There are many causes for a vaccinated animal to get sick. 'Be sure to discuss disease in vaccinated cattle with your veterinarian to determine the most likely cause of the vaccine failure,' she said.
The problem could be related to vaccine administration. The MLV vaccines might have been mishandled. They might not have been kept cool and in the dark, preferably in a cooler with the lid on, or they might have been previously reconstituted. 'You can't mix them up today and use them tomorrow,' Woolums noted.
Another factor can be the disinfectants used to clean multidose syringes. Use just good hot water for cleaning needles, she advised.
Vaccine failure can also be caused by poor timing of administration. The animal might already be incubating the disease or no booster was given when it was needed.
Besides being already sick, the vaccinated bovine might have a nutritional deficiency. 'Animals not getting enough to eat will not respond properly,' Woolums pointed out.
The vaccine given and the actual pathogen exposure should also be considered in failure cases. The animals might have been infected with agents not included in the vaccine given or infected with strains of pathogens not in the vaccine.
In some cases, the challenge was overwhelming because of management problems. Even the best vaccine will come up short against bad air quality or overcrowding, so address any management problems to give vaccines the best chance to work, Woolums advised.
Important points for vaccinating calves
Calves are even more likely than adults to require booster vaccines, which should be given two to four weeks after the initial vaccination. Time the last dose to occur two to four weeks before disease is expected.
For instance, if calves raised in hutches are moved into group housing at eight weeks of age, give them boosters no less than two weeks before the move.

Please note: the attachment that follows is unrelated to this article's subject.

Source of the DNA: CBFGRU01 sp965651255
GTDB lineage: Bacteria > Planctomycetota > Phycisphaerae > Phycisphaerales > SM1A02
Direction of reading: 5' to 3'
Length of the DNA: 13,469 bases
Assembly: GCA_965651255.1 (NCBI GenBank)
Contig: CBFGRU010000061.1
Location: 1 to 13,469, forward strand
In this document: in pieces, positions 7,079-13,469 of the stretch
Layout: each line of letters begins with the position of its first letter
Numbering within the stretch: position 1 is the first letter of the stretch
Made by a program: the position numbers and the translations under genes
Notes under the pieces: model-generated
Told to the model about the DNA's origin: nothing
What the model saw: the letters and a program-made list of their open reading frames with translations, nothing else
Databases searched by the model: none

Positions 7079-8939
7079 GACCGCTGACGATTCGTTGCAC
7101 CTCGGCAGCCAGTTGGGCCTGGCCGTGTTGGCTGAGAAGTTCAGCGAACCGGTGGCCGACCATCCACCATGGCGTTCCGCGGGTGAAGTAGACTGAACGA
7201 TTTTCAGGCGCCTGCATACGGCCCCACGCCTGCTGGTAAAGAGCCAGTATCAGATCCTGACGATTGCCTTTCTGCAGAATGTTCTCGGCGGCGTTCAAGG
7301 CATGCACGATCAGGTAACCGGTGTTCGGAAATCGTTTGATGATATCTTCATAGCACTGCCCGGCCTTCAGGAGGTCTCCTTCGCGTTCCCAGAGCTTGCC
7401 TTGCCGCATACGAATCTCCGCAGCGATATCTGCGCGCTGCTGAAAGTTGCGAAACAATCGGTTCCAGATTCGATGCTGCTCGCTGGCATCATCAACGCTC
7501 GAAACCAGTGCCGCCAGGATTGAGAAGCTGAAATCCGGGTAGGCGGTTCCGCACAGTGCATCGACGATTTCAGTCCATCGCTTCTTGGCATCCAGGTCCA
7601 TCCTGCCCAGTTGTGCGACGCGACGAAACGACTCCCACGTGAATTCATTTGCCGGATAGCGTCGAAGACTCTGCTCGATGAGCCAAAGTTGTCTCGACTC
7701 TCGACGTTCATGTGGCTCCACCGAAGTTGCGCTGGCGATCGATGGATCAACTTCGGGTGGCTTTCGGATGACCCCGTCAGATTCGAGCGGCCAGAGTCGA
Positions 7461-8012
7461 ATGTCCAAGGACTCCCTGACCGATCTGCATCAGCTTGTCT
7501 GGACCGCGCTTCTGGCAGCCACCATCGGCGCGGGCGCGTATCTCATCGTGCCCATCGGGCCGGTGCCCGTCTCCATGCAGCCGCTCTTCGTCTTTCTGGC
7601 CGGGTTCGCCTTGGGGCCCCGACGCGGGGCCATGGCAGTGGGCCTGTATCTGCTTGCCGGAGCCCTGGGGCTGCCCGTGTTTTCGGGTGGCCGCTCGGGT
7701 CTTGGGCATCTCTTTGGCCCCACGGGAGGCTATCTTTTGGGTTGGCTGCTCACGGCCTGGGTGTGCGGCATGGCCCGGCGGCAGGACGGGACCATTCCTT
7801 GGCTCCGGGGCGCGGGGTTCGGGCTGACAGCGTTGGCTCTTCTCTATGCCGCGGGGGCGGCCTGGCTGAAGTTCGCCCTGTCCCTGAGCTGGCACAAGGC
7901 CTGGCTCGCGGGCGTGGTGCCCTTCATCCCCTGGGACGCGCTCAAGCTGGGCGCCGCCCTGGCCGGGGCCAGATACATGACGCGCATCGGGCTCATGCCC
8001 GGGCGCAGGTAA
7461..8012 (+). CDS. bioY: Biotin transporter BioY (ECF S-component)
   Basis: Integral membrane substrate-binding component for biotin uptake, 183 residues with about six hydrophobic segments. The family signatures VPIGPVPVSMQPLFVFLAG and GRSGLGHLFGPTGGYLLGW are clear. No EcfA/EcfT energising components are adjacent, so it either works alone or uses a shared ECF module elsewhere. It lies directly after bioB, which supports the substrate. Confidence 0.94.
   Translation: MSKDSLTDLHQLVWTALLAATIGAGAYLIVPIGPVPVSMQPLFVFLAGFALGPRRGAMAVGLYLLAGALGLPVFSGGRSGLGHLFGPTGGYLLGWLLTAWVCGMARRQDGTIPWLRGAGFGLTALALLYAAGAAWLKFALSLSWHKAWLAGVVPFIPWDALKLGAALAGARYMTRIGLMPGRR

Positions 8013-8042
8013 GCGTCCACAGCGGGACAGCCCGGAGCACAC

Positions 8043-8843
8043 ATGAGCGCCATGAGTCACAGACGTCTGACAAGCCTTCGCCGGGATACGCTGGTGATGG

Case in point
Woolums consulted for a dairy milking 1,600 cows that had a problem with pneumonia in calves when they went into group pens at four weeks of age. There were 25 to 30 calves per pen and computerized feeding.
Fifty percent of the calves had been treated from pneumonia in the past month and five out of 200 had died.
Since the month-old calves should still have been protected by colostral antibodies, Woolums checked colostrum delivery via total serum protein on week-old calves and found the calves did not have an adequate rates of passive transfer. It was lower than the desired minimum of 5.4 in no less than 80 percent of calves.
Focusing on calf care in the hutch, Woolums found the youngsters' body condition was also lacking. 'We want them in great health, but because of miscommunication, the calves were getting only four quarts rather than six quarts a day,' she shared.
A review of the farm's vaccination plan also showed the calves were getting intranasal IBR/Pl3 at two days of age. That is likely to early with a good colostrum feeding program, won't protect for long and does not include BRSV, which is very important in fighting off pneumonia. 'I'm not sure that can really help. I personally would move out to 2 weeks old,' Woolums said.
The calves were also given intramuscular five-way at the move to group pens. 'That's more viruses, which is good, but giving it right before turnout doesn't give the calves time to respond,' she pointed out. 'It would be better to give it two weeks earlier.'
However, since the maternal antibody at two weeks of age may block an injectable vaccine, she suggested the farm use intranasal at that time, then boost with intranasal right before going into the group pen.
Since it's hard to prevent respiratory disease at one month of age with vaccination before then, she advises focusing more on management to prevent pneumonia in these very young calves. Target better colostrum, nutrition and air quality, and house calves in groups of eight to 10, if possible.
'Vaccination is a valuable tool, but it can't do everything alone,' Woolums said. 'It needs good management.'